Jarmusch’s ability to transform knowingly and intentionally goofy material into real intelligence puts him closer in sensibility to Hollywood’s great western directors than any of the other revivalists, who don’t seem to have much awareness that anyone made westerns before Sam Peckinpah. Aided by Robby Müller’s black-and-white photography (his best work after Wender’s Road Trilogy), Jarmusch gets a tense linearity to his images, a sort of languid reimagining of Anthony Mann or Budd Boetticher. The revisionist western sought to tell how it really was in order to point toward progress; Jarmusch’s skepticism of progress—the opening sequence collapses Griffith’s parallel montage to create an image of stasis (the crosscutting of a train and its passengers collapses the journey in on itself)—is his real moral truth. We can’t go forward when we’re mired in a situation that leads only to death.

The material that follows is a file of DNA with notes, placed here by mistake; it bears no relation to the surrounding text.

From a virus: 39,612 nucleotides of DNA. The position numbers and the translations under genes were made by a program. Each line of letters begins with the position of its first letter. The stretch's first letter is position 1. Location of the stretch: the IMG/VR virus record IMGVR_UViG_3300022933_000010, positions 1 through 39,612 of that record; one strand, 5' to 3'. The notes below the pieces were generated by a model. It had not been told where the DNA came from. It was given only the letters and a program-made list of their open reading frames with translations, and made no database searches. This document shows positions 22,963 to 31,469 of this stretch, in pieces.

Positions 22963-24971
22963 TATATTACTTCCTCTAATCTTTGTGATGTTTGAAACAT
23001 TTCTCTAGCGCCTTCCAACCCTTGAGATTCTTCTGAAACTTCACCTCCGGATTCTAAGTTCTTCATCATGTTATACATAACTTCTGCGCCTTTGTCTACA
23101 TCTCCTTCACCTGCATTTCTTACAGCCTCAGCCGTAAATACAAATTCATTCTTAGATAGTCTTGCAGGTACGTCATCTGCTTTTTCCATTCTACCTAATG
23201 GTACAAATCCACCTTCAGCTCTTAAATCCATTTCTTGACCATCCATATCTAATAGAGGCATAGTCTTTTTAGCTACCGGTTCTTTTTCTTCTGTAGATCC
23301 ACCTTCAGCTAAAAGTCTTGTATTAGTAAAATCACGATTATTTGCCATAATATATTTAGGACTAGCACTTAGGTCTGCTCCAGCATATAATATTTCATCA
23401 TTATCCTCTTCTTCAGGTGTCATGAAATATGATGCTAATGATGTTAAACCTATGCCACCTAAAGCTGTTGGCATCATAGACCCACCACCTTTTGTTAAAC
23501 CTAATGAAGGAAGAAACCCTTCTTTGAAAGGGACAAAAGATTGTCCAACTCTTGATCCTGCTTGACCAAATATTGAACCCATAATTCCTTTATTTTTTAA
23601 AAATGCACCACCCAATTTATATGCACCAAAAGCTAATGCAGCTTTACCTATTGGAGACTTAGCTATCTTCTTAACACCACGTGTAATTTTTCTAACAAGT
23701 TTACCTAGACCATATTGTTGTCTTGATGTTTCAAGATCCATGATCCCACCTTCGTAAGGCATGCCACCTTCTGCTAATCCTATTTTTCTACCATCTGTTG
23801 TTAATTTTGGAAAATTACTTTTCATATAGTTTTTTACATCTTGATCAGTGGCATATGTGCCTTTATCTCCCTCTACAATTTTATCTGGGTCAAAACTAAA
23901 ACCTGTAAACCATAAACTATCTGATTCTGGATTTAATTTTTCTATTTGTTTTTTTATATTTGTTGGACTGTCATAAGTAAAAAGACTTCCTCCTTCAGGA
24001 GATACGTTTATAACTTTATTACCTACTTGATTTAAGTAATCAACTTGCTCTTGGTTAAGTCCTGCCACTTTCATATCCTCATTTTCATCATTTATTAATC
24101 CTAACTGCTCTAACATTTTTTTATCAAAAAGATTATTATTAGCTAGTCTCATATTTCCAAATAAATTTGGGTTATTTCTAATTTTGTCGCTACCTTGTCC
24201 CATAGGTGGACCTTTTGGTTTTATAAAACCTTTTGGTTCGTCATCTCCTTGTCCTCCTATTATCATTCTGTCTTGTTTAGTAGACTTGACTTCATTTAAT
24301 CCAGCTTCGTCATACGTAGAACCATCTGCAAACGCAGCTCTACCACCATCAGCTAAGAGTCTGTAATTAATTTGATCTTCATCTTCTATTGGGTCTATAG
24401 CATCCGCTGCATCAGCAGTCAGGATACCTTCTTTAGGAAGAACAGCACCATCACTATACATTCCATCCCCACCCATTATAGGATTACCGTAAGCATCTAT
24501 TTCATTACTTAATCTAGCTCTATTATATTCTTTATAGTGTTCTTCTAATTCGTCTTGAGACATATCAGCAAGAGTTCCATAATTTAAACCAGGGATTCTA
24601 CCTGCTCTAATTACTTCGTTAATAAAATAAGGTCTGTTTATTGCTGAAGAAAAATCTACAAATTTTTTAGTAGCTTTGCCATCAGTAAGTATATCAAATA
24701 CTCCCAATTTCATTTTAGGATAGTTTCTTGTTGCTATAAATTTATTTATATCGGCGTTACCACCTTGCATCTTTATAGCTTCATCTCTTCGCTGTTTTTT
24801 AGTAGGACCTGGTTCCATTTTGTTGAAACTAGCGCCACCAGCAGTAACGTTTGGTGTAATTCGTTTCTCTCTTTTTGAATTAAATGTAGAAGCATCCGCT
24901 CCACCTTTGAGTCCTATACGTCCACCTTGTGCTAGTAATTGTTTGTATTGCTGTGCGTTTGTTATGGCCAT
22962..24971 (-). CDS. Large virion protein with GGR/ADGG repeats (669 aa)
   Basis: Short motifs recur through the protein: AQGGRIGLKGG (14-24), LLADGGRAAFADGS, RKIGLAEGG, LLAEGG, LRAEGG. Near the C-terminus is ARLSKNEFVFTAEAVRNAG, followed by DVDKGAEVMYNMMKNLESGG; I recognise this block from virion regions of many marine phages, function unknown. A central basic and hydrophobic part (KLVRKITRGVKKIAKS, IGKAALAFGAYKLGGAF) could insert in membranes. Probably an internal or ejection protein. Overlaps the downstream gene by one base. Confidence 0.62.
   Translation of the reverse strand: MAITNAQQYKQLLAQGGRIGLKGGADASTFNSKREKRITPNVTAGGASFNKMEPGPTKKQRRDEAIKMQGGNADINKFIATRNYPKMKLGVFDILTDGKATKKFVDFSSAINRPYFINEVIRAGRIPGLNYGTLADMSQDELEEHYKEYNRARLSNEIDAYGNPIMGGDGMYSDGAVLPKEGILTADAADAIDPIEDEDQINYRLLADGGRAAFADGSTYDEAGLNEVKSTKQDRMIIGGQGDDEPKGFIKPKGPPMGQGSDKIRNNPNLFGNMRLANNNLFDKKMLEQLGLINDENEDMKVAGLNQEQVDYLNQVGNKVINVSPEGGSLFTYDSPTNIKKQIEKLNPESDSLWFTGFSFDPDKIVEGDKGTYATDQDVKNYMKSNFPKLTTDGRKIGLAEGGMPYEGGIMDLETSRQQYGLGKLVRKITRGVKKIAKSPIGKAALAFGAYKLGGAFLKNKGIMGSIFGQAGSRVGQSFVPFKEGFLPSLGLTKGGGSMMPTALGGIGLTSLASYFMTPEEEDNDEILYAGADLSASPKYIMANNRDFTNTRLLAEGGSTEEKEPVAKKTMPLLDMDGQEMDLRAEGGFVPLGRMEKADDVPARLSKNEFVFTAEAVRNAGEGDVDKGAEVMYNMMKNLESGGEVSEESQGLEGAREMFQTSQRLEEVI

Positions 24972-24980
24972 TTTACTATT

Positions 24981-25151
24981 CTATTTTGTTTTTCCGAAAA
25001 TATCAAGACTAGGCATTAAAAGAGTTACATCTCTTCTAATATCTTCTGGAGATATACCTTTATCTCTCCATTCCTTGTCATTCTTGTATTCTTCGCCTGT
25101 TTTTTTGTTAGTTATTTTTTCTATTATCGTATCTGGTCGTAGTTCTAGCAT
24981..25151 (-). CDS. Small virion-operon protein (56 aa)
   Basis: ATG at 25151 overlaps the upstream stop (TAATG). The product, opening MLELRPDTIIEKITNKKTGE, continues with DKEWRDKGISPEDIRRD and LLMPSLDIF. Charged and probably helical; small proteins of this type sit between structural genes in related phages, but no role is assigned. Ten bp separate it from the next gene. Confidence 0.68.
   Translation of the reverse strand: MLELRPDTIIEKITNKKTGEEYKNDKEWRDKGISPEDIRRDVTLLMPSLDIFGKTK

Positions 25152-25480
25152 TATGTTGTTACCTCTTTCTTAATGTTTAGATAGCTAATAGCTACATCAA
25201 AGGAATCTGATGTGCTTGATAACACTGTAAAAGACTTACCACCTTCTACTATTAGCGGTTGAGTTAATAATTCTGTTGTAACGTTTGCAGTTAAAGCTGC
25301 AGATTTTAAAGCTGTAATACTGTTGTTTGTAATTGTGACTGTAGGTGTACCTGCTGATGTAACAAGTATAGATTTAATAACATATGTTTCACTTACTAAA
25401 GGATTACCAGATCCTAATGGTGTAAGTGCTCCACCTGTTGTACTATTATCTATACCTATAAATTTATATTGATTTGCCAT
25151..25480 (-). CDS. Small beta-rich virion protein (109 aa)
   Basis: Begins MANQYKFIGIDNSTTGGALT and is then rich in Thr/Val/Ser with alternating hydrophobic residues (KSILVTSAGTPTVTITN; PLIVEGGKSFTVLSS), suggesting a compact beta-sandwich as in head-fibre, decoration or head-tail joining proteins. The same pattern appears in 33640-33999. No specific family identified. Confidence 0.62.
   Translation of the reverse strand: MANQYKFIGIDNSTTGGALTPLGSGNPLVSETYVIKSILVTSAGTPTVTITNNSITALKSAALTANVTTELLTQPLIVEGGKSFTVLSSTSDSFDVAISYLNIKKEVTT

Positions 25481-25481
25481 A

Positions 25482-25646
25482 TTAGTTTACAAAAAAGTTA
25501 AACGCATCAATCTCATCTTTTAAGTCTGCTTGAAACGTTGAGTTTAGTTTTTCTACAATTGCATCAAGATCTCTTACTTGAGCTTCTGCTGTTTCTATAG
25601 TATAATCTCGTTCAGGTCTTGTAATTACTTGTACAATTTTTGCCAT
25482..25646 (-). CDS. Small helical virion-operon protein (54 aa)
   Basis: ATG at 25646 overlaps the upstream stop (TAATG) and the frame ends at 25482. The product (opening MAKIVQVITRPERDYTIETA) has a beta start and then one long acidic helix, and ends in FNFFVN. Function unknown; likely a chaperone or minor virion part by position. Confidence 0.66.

Echo Bridge Entertainment's Blu-ray release is the best that Dead Man has ever looked, which isn't to say that this is an ideal presentation. The image is brighter than on Miramax's previous DVD release and the consistently good detail does justice to Robby Müller's delicate photography, but Echo Bridge has once again cropped a 1.85 release to 1.78 and the frequent night scenes look soft and noisy. Audio is 2.0 DTS-HD MA, and Neil Young's score booms out appropriately; dialogue and ambient sound is clear throughout. This is a fine presentation, and worthy upgrade, but one of the most important American films of the 1990s deserves better.
This release brings over more or less identical extras from the Miramax DVD. Eighteen minutes of deleted scenes and outtakes from the DVD are condensed to 15 minutes here, and once again are presented in shoddy, non-anamorphic standard-definition. None of the deleted material proves particularly enlightening, though the excised death of one character would have been a real blemish had it been included. A pointless clip show set to an excerpt from Young's score is the sole other extra.
An intensely intelligent look at American history and a blueprint for how to (un)make it, from one of our country’s finest directors.